The concept of Universal Service began in 1837 with the postal service and became self-sustaining with the creation of the postage stamp. In 1907, the term universal service for phone lines was born and the US national policy was established by the Communications Act of 1934 with rates regulated by the US government through the Federal Communications Commission (FCC). The latest update to the Telecommunications Act was done in 1986 which began to abandon rate regulation and permitted expanded competition. The United States lacks a Broadband Universal Service, where other countries like Switzerland, Finland, Taiwan and Britain currently have Broadband Universal Service. In 2009 President Barrack Obama made the following statement: “one key to strengthening education, entrepreneurship, and innovation in communities…is to harness the full power of the Internet, and that means faster and more widely available broadband”. Since the United States has not adopted a Broadband Universal Service strategy, CityLinkLA is Los Angeles’s answer.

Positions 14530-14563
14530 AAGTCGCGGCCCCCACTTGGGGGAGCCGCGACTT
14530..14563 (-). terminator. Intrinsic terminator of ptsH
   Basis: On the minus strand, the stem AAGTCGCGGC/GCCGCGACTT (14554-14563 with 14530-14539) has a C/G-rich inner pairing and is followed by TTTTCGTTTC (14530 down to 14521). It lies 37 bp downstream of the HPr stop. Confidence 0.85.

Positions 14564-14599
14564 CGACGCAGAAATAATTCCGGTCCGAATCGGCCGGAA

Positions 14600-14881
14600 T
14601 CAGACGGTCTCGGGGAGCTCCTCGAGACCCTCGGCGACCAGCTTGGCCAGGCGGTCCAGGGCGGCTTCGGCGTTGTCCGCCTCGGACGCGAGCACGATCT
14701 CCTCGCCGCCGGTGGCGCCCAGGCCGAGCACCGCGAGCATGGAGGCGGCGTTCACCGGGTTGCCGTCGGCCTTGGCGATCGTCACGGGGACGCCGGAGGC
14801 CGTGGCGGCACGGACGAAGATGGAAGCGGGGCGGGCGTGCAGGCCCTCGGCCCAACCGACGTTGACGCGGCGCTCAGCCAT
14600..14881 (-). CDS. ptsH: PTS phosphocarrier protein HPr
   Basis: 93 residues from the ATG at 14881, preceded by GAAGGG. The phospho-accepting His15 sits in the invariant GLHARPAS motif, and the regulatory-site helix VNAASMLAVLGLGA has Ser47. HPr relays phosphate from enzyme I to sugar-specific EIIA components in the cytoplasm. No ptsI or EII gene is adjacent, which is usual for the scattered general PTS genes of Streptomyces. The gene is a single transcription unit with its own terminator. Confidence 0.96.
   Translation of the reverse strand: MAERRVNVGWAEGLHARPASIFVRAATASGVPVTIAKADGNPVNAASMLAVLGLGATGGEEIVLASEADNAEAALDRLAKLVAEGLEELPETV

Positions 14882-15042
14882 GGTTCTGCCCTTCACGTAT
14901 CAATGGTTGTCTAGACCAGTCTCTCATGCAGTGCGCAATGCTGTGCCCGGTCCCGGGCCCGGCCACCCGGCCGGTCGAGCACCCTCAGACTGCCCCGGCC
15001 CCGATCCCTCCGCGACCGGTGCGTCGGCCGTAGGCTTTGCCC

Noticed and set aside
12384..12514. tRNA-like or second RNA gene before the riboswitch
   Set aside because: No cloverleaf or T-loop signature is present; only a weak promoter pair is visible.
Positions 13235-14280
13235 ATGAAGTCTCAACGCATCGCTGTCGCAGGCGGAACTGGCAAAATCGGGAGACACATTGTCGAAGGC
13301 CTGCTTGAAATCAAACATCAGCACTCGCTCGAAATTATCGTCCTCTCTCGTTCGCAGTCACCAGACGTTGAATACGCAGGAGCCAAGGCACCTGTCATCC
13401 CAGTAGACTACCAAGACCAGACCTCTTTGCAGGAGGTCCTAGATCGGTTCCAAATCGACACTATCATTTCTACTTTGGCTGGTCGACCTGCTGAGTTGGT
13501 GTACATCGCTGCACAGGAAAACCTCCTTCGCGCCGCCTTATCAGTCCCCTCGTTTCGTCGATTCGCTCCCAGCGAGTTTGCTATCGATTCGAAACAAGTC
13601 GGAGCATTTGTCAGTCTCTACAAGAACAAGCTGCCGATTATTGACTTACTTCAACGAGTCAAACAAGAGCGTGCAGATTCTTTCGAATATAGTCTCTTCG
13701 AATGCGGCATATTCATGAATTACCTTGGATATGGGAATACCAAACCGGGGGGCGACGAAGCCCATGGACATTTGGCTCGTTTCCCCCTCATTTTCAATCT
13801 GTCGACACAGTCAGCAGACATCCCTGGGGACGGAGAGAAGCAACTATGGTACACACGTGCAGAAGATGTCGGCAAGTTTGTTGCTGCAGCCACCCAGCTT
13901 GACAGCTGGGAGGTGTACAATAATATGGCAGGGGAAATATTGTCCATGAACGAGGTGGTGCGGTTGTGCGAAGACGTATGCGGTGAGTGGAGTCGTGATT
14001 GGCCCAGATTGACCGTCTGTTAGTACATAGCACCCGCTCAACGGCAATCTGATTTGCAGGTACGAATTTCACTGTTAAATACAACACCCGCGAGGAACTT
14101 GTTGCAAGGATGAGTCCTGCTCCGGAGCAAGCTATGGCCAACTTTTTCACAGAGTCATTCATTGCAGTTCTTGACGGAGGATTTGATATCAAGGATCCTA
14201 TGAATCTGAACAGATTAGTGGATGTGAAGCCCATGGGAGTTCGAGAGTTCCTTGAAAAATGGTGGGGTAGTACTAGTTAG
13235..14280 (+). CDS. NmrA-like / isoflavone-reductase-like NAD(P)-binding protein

CityLinkLA is to provide an open network which respects the investments of the carriers and their market share. The goal is for CityLinkLA is to support net neutrality, meaning that CityLinkLA will attempt to treat all data on the Internet equally, not discriminating or charging differentially by user, content, site, platform, application, type of attached equipment, and modes of communication. CityLinkLA will provide both free and paid high speed options to all residences and high speed paid business solutions. The term open network refers to the ability of any existing carrier or new carrier entering the Los Angeles market to continue offering their services over the network being provided CityLinkLA. A wholesale rate will be negotiated to give the winning bidder an opportunity to recoup their infrastructure investment with nominal margin to sustain business, while ensuring that competition from others are able to leverage the infrastructure and offer competitive solutions with the ability to make profit without the need for huge infrastructure investment.
Cities have assets and permitting abilities that that can be used to encourage vendors to consider a project like CityLinkLA. The City is offering to expedite permitting and providing access to street lights, City’s Right of Way, City Buildings, in an effort to enable a build out of this project within 5 years.